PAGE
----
To overcome this, change your angle slightly so the sun is not directly behind you so that your shadow is cast off to the side of the dog. This may mean one side of the dog's face might be a little darker since the light is coming at a slight angle from one side - you can address this by trying to angle the dog's face more towards the light - or just pay careful attention when editing to lift the shadows in the dark side of the dog's face.

You can also address shadowing issues by shooting from a very low angle looking upwards, which nearly completely eliminates casting your shadow on the dog.

This is Charge the Great Dane shot for my Tails of Brisbane project.

Canon EOS 1D X, Canon EF 16-35mm f/4L IS @ 19mm, ISO 320, 1/1250 sec, f/4

7. Dark eye catchlights

Black dogs often have very dark eyes that without good lighting, can tend to disappear into fathomless dark blobs with no detail. Catchlights are essential. To ensure you get catchlights in the dog’s eyes, make sure they are facing towards a light source. This can be full sun, or an area of wide open sky if you are shooting in cloudy weather or in the shade. Having them sit and look upwards is a surefire way to get great catchlights!

Canon EOS 1D X, Canon EF 24-70mm f/2.8L II @ 47mm, ISO 640, 1/500 sec, f/2.8

8. Balance the backlight

Whatever your surroundings, when backlighting black dogs it is so important to balance the light coming from behind them, with the light falling onto the front of them.

To make sure enough light is falling on their shaded side (the side you are shooting), avoid having them under trees or even near shaded areas as this can drastically cut down the light that illuminates their face, head and the front of their body. Instead, make sure the sun is low in the sky behind them and place them out under an area where there is open sky above. The open sky acts as a giant light source that bathes them in soft light and helps bring out the detail in their black fur.

This is Ollie the Labrador Retriever, photographed for my Tails of Brisbane project.

Canon EOS 1D X, Canon EF 24-70mm f/2.8L II @ 50mm, ISO 800, 1/800 sec, f/2.8

9. Watch for colour casts

Watch for colour casts! Black fur is very good at picking up colours casts from its surroundings.

The most common issue I see with black dogs is when they’ve been photographed in the shade and end up looking very blue.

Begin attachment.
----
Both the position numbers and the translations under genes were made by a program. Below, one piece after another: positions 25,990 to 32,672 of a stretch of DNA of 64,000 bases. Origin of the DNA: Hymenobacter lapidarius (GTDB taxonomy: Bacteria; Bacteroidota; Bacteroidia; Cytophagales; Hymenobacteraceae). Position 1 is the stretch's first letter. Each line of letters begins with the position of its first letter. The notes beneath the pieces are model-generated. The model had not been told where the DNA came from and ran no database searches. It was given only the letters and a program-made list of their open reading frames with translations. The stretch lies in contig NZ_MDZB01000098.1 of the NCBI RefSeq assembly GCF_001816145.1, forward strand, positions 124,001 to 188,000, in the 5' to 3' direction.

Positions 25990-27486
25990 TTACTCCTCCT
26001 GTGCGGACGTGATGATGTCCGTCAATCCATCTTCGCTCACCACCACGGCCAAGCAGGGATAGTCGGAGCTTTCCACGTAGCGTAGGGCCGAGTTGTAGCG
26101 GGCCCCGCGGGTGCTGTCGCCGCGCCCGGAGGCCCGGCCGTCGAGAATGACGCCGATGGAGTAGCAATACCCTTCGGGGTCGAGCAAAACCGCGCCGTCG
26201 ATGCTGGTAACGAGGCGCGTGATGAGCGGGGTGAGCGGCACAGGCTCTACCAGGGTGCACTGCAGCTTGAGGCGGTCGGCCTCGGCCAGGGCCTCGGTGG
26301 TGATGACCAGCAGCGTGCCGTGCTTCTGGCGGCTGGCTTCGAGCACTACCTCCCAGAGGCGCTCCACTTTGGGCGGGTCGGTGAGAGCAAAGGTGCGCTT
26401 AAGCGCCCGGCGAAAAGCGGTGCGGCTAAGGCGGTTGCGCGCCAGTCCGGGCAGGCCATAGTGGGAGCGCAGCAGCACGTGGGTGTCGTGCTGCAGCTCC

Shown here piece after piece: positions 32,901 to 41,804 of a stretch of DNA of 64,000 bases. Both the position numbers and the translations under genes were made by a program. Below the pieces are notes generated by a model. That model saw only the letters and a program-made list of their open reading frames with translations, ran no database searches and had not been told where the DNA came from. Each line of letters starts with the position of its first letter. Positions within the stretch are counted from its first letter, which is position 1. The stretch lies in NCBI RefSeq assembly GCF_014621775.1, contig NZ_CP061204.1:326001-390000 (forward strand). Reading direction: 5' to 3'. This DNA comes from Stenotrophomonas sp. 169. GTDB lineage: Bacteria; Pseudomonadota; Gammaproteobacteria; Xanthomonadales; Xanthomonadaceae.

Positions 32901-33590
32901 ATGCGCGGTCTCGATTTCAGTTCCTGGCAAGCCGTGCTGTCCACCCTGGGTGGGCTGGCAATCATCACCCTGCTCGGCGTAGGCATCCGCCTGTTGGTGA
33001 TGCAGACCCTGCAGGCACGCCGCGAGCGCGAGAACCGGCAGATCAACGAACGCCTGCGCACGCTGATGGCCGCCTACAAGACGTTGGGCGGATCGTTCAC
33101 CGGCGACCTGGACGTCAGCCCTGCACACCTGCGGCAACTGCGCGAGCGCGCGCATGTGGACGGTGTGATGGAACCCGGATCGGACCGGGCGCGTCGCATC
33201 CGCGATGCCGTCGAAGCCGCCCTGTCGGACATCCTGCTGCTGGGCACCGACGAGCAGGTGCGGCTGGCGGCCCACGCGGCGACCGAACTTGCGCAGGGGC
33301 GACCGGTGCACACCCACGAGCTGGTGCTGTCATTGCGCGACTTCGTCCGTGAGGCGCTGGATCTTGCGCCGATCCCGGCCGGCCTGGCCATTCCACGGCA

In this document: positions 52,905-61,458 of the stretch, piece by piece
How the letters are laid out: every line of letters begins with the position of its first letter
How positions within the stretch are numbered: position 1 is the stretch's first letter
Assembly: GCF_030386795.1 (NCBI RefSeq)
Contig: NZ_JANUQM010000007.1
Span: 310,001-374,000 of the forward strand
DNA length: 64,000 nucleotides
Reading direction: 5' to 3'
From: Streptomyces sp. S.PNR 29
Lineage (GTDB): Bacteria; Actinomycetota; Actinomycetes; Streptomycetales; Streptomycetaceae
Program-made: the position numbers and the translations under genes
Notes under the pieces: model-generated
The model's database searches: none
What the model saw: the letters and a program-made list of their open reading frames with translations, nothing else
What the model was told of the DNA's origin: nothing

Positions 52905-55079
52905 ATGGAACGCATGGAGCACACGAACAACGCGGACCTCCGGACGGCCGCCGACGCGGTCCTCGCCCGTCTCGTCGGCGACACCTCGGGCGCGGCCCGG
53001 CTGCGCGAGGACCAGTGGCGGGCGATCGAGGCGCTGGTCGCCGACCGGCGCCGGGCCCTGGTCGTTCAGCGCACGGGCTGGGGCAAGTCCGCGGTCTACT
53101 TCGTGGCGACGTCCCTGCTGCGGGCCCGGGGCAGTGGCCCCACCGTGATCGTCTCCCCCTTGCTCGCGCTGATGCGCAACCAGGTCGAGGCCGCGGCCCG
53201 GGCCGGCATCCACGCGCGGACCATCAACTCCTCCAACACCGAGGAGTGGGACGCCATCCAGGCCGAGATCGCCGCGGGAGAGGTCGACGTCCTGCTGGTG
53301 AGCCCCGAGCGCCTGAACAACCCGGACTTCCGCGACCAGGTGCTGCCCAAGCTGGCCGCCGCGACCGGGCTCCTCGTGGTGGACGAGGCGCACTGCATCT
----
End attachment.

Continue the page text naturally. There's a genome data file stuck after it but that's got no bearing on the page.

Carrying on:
Warming the whole image up helps, but in some cases too much warmth makes the entire image look wrong. Don’t be afraid to apply tonal and white balance adjustments to the dog separately.

If you use Lightroom, you can do this using the Adjustment Brush. Using the Auto Mask feature is really helpful here, providing the dog is very distinct from the background. Once you’ve brushed over the dog, play around with the white balance, contrast and saturation until the dog looks black with fewer colour casts.

Don’t remove ALL the colour from the dog as this looks strange as well! It’s natural for a black dog to pick up some colours from their surroundings, but it shouldn’t be overly noticeable. The dog should still look black, but retain lots of textural detail in their fur.

Here’s a good mantra for you to remember - “black dogs should look black!”

You can check out the before and after here and also in the blog post to see the difference the Adjustment Brush has made to remove the blue cast from Odin’s fur.

This is Odin the Great Dane shot for my Tails of Brisbane project.

Canon EOS 1D X, Canon EF 70-200mm f/2.8L IS II @ 80mm, ISO 800, 1/800 sec, f/2.8

10. Embrace the black

Embrace the black - black dogs are absolutely perfect for silhouettes! Because they are already so dark, there is a greater exposure difference between them and the sky already so there isn’t as much need to underexpose the shot to make them truly black.

Short haired black dogs (as opposed to long haired light dogs) are SO much easier when it comes to silhouetting - give it a try! Just make sure the dog is completely outlined against something MUCH brighter. Usually the sky, but in the case of this shot, the sky and reflective still water.

This is Logan photographed for my Tails of Brisbane project.

Canon EOS 1D X, Canon EF 70-200mm f/2.8L IS II @ 70mm, ISO 100, 1/1000 sec, f/4